On August 10, the Kishida administration and the new cabinet were announced, but dark clouds were hanging over them.
The day before the announcement, “#Hanitora” was one of the trending words on Twitter. Honeytraps are, of course, an abbreviation for “honey traps,” which in Japanese means “beauty traps. It is an old-fashioned method in which a woman is blackmailed or threatened later on for her sexual tricks.
What was the background behind such a dangerous word becoming a trending topic?
The trigger seems to be a tweet by Mr. Iitaka Igawa, former chairman of Daio Paper Corporation, on April 8.
When I had dinner with the late former Prime Minister Abe on April 4, he said, “Mr. Hayashi is probably caught in a Chinese honey trap. He also told us his rationale. (Original text.)
Mr. Ikawa posted this along with an article titled “Prime Minister Adjusts to Retain Foreign Minister Hayashi. He said that former Prime Minister Abe had told him before his death that he suspected that Foreign Minister Yoshimasa Hayashi, who had been retained in his post, might have been caught in a Chinese honey trap.
Unfortunately for Mr. Hayashi, this was the catalyst for the spread of the #honeytrap, although the post was based solely on testimony and its authenticity was not known.
In addition, the content of the post made him feel that his life was in danger.
《When I muttered that I would write about bribe cash-backs by the Chinese Communist Party to Japanese politicians one of these days, I got this DM in seconds. I wonder which country’s public servants they are. That country that has an embassy on TV Asahi Street?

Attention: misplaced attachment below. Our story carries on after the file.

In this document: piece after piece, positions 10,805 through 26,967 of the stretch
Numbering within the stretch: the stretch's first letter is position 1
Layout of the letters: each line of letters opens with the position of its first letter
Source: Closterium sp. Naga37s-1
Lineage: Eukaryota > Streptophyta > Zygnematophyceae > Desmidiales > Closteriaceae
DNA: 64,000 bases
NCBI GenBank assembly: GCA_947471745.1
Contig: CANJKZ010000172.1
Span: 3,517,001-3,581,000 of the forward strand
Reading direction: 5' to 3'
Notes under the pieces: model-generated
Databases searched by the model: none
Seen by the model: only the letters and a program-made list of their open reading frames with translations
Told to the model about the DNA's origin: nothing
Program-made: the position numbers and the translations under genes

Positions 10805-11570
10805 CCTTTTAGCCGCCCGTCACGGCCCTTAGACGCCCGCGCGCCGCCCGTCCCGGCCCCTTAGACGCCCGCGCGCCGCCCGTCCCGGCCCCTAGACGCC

I received this DM in a second. There, he wrote
I am a part-time national public servant and a public security official. Please be careful with the announcement. They are not afraid to put pressure on us, or to silence us in the name of suicide.
The DMs, which could be taken as threats, were sent by an unidentified and suspicious person.
Recently, Mr. Ikawa has been a frequent topic of conversation on social networking sites. Just the other day, he joined Mr. Garcy in the battle between Mr. Hiroyuki and Mr. Garcy and argued with Mr. Hiroyuki.
He once borrowed a total of 10.6 billion yen from a subsidiary and was sentenced to four years in prison for a special breach of trust, but he is a dynamic individual who melted most of that money in casinos. The secret of his popularity may be that he is not at all shy of the Chinese and Japanese governments.
Of course, the truth of the matter is yet to be revealed. Although a “rebuttal” from Mr. Hayashi is quite possible in the future, Mr. Ikawa is a strong man who once increased his casino gambling from 1.5 million yen to 2.3 billion yen in one fell swoop. He may have been playing some kind of “game. In any case, there is no doubt that his sudden tweet cast a shadow over the Kishida administration.